By the 1960s, the forces of cosmopolitan universalism had launched an ongoing cultural revolution that seems set to dissolve the last two orders of creation recognized by Barth. Relationships between men and women and between parents and children are becoming as fluid, reversible, and removable as national identity now that both the State and many ostensibly Christian churches “tolerate” feminism, homosexuality, same-sex marriage, abortion-on-demand, artificial insemination, illegitimacy, and single-parent “families” slavishly dependent upon the corporate welfare state. An incremental, creeping, toleration of incest, polygamy, and paedophilia is following not far behind. Already, Muslim colonies in the West have normalized cousin marriages; feminist journalists suggest that, all things considered, polygamy offers the best balance between autonomy and intimacy for today’s emancipated career woman; and who knows what happens when fashionably transgressive homosexual couples invite “their” children into the privacy of Frankenfamily bedrooms?
Towards an Ethnotheological Critique of Barth’s Humanist Ecclesiology
In these circumstances, a critical re-assessment of Barth’s theology of the anti-nation is long overdue. Let us examine the tortured trajectory of Barth’s long campaign against the ideal of the Volkskirche. Barth asserts that no particular place or people can be holy. “God alone is holy.” But he must acknowledge that God willed Old Israel to become a holy nation. To minimize the normative force of that concession, he contends that the covenant between God and Israel was only a provisional arrangement that was fulfilled by the advent of Christ and his suffering on the Cross. In other words, the central role in the economy of salvation is played by Christ. Ironically, Barth’s Christocentrism left him open to charges of supersessionism; i.e., the belief that Old Covenant Israel was superseded by the New Israel incarnate in the church.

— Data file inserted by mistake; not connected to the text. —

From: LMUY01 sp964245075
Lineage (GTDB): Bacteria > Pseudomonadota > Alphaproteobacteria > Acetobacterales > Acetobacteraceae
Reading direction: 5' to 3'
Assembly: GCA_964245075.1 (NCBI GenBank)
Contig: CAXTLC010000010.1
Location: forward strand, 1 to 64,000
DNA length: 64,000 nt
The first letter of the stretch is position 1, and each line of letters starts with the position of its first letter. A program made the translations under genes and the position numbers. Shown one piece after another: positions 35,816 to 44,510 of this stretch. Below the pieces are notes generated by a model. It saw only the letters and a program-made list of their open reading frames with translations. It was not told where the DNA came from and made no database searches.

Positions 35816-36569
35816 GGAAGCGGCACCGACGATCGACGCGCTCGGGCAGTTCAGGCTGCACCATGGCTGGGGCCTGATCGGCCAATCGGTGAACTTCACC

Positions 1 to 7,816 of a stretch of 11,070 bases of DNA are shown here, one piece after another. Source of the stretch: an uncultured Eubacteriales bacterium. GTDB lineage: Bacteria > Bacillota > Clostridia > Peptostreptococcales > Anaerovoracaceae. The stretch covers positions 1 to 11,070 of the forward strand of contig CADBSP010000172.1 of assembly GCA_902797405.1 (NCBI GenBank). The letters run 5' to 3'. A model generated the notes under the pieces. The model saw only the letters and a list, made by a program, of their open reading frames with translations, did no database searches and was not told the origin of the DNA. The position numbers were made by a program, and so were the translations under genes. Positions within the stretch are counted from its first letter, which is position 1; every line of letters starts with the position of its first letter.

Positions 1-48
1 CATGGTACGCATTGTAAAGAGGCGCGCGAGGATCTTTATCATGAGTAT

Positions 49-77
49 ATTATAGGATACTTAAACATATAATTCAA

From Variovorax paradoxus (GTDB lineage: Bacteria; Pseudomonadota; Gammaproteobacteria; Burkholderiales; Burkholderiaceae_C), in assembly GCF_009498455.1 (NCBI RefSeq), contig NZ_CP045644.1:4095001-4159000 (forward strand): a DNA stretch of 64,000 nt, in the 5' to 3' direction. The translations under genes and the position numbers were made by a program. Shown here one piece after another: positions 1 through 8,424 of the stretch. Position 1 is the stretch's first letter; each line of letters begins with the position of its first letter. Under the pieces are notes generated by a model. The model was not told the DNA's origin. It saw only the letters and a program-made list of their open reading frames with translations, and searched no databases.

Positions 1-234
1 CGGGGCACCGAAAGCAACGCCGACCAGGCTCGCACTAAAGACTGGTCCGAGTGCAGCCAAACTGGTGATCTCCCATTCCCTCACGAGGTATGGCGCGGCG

Struggling to resist the supersessionist logic of his Christology, Barth denied that the unbelief of Jews excludes them from “the community of God” because “its election…exists according to God’s eternal decree as the people of Israel (in the whole range of its history in past and future, ante and post Christum natum.)” In effect, Barth provides theological support for the claim that the Jewish ethnonation is a unique order of creation—even though Jews still flatly deny that the coming of Christ changed everything. Of course, Barth does not want to promote the “direct or indirect renewal of Jewish nationalism (which is the prototype of all bad nationalisms).” He does, however, situate contemporary Jews (and the modern State of Israel) in a direct line of descent from Old Israel. As a holy nation elected by God, Israel remains—despite its continued disobedience—the chosen people, an ontological status not open to non-Jewish nations.